Contamination of Religions in European History

In his book The Religion of Greece in Prehistoric Times, Axel W. Persson, a researcher into ancient Greek religious beliefs, says: ". . . there later developed a larger number of more or less significant figures which we meet with in Greek religious myths."

We can see traces of a similar contamination in the beliefs of historical European societies. In his book The Religion of Greece in Prehistoric Times, Axel W. Persson, a researcher in Ancient Greek paganism, writes:

. . . there later developed a larger number of more or less significant figures which we meet with in Greek religious myths. In my opinion, their multiplying variety depends to a very considerable degree on the different invocating names of originally one and the same deity. 80

The same traces of alteration can be seen in Italy. An archaeologist by the name of Irene Rosenzweig, after researching the Iguvine tables, which date from Etruscan times, concludes that "deities are distinguished by adjectives, which in their turn emerge as independent divine powers." 81

In short, all of the last century's anthropological and archaeological evidence indicates that throughout history, societies first believed in one God but altered this belief with the passage of time. At first, peoples believed in God Who created everything from nothing, Who sees and knows all things and Who is Lord of all the worlds. But in time, the titles of our Lord were wrongly considered as separate deities, and people began to worship these false deities. True religion is the worship of the one and only God. Polytheistic religions developed from the contamination of the true religion, which our Lord has revealed to humanity since the time of Adam (pbuh).


The True Religion Revealed by God

When we look at the culture and religious values of societies in the various areas of the world, we see that they have much in common. These societies could not have shared any cultural exchange, but they believe in beings such as angels, satan and jinni that do not live in the same dimension as human beings. They believe in life after death, in human beings created from the earth; and their worship contains many common elements. For example, Noah's ark is mentioned in Sumerian records, Welsh religion, and in Chinese inscriptions and in ancient Lithuanian religion.

This is just one proof that a single, all-powerful deity—that is God, Lord of the worlds—revealed the religious morality. Throughout the world, cultures have been taught religions that came from the same supreme place, revealing the existence of one incomparable deity. Our Lord has revealed Himself in every period of history through those servants He has chosen and exalted; and through them He has revealed the religion He has chosen for human beings. In the Qur'an, Almighty God's last revelation, He announces that "every people has a guide" (Qur'an, 13:7). It is revealed in other verses that He sends a messenger to all peoples to warn them:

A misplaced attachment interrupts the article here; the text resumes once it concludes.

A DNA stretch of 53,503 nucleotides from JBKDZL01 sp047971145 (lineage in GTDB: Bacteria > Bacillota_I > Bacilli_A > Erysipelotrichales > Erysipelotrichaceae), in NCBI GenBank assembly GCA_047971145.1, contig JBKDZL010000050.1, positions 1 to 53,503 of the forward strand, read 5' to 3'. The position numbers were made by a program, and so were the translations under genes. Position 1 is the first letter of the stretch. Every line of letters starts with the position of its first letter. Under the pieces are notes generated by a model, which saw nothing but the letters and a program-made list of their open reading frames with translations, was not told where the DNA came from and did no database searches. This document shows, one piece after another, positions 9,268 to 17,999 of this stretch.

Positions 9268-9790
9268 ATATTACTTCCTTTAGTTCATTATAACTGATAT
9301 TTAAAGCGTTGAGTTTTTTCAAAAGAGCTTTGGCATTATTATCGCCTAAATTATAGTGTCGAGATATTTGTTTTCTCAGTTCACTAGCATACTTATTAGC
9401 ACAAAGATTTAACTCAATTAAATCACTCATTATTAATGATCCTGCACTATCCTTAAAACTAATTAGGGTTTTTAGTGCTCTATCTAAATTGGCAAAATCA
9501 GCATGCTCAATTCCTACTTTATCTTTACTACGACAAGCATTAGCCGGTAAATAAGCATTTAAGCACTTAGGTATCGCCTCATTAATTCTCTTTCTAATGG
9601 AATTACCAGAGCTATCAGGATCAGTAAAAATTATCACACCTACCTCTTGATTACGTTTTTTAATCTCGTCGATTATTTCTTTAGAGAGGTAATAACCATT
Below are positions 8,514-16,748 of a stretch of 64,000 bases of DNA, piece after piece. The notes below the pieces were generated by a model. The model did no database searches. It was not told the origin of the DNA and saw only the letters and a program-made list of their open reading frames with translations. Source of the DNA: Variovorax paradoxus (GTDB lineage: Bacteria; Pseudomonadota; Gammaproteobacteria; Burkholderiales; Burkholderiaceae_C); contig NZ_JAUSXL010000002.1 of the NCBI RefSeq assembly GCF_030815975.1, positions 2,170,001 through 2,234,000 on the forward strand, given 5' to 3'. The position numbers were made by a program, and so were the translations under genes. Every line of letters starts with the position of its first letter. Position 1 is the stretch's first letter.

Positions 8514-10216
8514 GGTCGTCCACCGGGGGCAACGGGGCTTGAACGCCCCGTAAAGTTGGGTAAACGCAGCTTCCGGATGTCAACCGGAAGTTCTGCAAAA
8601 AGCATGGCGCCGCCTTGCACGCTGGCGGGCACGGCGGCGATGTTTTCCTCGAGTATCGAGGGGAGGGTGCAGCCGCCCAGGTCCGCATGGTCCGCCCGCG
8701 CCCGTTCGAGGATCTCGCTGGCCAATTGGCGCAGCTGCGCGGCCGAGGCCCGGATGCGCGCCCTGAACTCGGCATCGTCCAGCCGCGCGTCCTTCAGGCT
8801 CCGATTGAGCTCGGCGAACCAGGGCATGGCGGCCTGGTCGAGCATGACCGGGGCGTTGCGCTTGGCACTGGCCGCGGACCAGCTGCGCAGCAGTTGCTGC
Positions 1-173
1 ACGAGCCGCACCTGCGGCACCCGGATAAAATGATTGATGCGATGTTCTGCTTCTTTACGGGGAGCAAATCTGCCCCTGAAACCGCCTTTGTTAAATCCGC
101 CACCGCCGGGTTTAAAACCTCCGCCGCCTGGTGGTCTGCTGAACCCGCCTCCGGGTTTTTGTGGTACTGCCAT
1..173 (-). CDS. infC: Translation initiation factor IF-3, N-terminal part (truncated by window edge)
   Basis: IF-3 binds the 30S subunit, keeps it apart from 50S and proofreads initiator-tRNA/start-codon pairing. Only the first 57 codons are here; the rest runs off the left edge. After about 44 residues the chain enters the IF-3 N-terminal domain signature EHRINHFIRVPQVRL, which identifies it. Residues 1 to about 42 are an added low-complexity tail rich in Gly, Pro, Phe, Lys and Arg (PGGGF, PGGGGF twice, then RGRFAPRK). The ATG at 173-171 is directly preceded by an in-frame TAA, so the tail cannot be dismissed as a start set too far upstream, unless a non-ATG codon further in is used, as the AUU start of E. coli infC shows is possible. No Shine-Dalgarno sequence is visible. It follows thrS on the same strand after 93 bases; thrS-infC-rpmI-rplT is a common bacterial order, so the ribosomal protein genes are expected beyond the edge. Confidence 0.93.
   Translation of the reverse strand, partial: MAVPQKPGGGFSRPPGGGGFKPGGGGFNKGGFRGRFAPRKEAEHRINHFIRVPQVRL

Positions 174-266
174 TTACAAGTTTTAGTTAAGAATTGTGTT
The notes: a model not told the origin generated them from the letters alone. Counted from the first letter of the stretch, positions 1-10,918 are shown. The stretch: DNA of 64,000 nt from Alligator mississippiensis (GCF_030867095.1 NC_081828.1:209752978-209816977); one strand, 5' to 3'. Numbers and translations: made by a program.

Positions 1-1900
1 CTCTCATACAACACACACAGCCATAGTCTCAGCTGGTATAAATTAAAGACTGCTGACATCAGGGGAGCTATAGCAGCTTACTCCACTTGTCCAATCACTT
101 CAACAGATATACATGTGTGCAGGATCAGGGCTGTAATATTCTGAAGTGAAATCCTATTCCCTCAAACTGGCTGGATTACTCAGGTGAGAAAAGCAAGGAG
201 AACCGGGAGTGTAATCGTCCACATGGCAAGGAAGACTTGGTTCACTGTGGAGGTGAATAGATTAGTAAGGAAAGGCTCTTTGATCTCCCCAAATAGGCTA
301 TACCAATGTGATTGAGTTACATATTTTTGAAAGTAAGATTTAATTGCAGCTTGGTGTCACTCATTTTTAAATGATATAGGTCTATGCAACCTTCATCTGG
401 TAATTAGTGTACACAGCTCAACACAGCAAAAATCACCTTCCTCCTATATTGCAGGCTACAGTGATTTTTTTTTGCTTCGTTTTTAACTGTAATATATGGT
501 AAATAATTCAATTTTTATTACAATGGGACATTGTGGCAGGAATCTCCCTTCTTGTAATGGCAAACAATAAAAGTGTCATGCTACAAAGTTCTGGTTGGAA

We have never destroyed a city without giving it prior warning as a reminder. We were never unjust. (Qur'an, 26:208-209)

These blessed messengers always taught societies that they should believe in God as the only deity, serve only Him, and that they should practice good and avoid evil. Human beings will attain salvation through obedience to these messengers, chosen and blessed in God's sight, and to the holy books they have left behind as an inheritance. The last prophet sent by our Lord as a mercy to the worlds was Prophet Muhammad (may God bless him and grant him peace); and the Qur'an, the last Divine book which is under Almighty God's eternal protection, is the truest guide for humanity.

73. Stephen H. Langdon, Semitic Mythology, Mythology of All Races, Vol. V, Archaeol. Instit. Amer., 1931, p. xviii.
74. Stephen H. Langdon, The Scotsman, 18 November 1936.
75. H. Frankfort, Third Preliminary Report on Excavations at Tell Asmar (Eshnunna): quoted by P. J. Wiseman in New Discoveries in Babylonia about Genesis, London: Marshall, Morgan and Scott, 1936, p. 24.
76. P. Le Page Renouf, Lectures on the Origin and Growth of Religion as Illustrated by the Religion of Ancient Egypt, London: Williams and Norgate, 1897, p. 90.
77. Sir Flinders Petrie, The Religion of Ancient Egypt, London: Constable, 1908, pp. 3, 4.
78. Edward McCrady, "Genesis and Pagan Cosmogonies," Transactions of the Victoria Institute, Vol. 72, 1940, p. 55.
79. Max Müller, History of Sanskrit Literature: quoted by Samuel Zwemer, p. 87.
80. Axel W. Persson, The Religion of Greece in Prehistoric Times, University of California Press, 1942, p. 124.
81. Review of Irene Rosenzweig's Ritual and Cults of Pre-Roman Iguvium by George M. A. Hanfmann, American Journal of Archaeology, Vol. 43, No. 1, Jan.-Mar. 1939, pp. 170, 171.